... content to inflict a disfigurement; whence the offence was less, he could imprison, or confine to a particular spot, or simply banish the culprit from his presence. Instances on record of his clemency to offenders, and others which show that, when his own interests were at stake, he steadily refused to make use of his unlimited power for the oppression of individuals. It is unlikely that Anushirwan was distinguished as "the Just" without a reason; and we may safely conclude from his acknowledged title that his subjects found his rule more ...
— The Seven Great Monarchies Of The Ancient Eastern World, Vol 7. (of 7): The Sassanian or New Persian Empire • George Rawlinson

... have I to fight when tis beaten flatt To earth with sad afflictions? can a prisoner Glory in playing the Fencer? my life's at stake Allready; can I putt it in for more? Our army was some 14000 men Of which more than 12000 had spirits so high Mine never shall come neere them: would some of them Were here to feed your expectations! Yet, silly as I am, having faire pardon From all your ...
— A Collection of Old English Plays, Vol. II • Various

... did not know in the least what he was undertaking for Gershom in this off-hand way, nor did any one else till it was too late to change the plan. Not that there was any serious thought of changing it. The honour of Gershom was at stake, and "to spend and be spent" for this—to say nothing of "the cause"—seemed to ...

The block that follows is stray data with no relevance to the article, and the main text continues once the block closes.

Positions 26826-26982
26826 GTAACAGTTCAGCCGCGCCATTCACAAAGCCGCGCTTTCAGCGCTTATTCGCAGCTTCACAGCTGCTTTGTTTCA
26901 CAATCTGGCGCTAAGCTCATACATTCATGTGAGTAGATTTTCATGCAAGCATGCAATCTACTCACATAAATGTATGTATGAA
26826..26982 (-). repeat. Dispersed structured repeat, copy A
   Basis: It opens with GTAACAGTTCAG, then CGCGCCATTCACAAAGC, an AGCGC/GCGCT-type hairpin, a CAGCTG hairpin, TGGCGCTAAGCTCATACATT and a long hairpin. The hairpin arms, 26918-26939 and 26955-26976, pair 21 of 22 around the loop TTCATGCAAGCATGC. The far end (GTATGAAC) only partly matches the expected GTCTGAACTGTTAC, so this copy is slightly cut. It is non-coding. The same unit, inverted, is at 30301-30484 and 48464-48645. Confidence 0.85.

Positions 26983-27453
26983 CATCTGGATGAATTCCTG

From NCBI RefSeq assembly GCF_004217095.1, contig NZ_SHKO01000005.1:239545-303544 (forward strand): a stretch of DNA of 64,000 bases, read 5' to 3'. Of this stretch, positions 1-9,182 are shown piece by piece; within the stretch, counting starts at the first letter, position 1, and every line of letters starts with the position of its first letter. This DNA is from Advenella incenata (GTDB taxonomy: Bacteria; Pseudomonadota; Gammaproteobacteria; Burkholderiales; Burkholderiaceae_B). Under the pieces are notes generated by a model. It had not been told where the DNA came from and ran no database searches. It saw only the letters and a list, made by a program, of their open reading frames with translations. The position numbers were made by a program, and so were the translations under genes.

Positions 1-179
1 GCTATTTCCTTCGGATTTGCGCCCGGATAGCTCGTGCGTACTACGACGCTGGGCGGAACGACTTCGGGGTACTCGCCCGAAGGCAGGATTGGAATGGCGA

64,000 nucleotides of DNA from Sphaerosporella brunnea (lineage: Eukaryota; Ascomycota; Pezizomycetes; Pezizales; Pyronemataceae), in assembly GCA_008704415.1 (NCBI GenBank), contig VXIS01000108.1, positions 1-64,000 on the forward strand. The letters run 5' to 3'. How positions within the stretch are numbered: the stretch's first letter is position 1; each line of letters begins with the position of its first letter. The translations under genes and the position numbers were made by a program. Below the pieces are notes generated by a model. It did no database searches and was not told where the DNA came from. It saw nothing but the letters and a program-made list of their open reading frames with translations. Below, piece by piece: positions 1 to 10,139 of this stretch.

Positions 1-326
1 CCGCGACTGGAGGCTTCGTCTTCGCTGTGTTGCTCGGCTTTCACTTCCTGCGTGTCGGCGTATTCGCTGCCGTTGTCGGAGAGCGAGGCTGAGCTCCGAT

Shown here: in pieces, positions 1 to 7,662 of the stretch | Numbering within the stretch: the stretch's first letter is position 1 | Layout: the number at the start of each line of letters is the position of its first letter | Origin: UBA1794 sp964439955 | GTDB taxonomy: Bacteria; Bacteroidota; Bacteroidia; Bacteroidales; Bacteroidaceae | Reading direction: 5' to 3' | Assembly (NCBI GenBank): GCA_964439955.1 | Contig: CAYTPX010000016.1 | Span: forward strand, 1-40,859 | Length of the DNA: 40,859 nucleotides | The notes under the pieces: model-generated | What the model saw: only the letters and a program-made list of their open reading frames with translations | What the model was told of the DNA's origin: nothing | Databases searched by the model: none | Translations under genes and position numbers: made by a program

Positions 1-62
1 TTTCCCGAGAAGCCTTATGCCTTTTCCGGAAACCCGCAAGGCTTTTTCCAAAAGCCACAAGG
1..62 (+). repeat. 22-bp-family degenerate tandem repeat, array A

— David Fleming's Forgiveness • Margaret Murray Robertson

... pleasure of knowing my reader, but I would stake ten to one, that for six months he has been making Utopias, and if so, that he is looking to Government for the realization ...
— Essays on Political Economy • Frederic Bastiat

... of parting with an expression with which one has been so long familiar, we cannot suffer the sentimental plea to weigh with us when the Truth of the Gospel is at stake. Certain it is that but for Erasmus, we should never have known the regret: for it was he that introduced [Greek: kath hemeran] into the Received Text. The MS. from which he printed is without the expression: which is also not found in the Complutensian. ...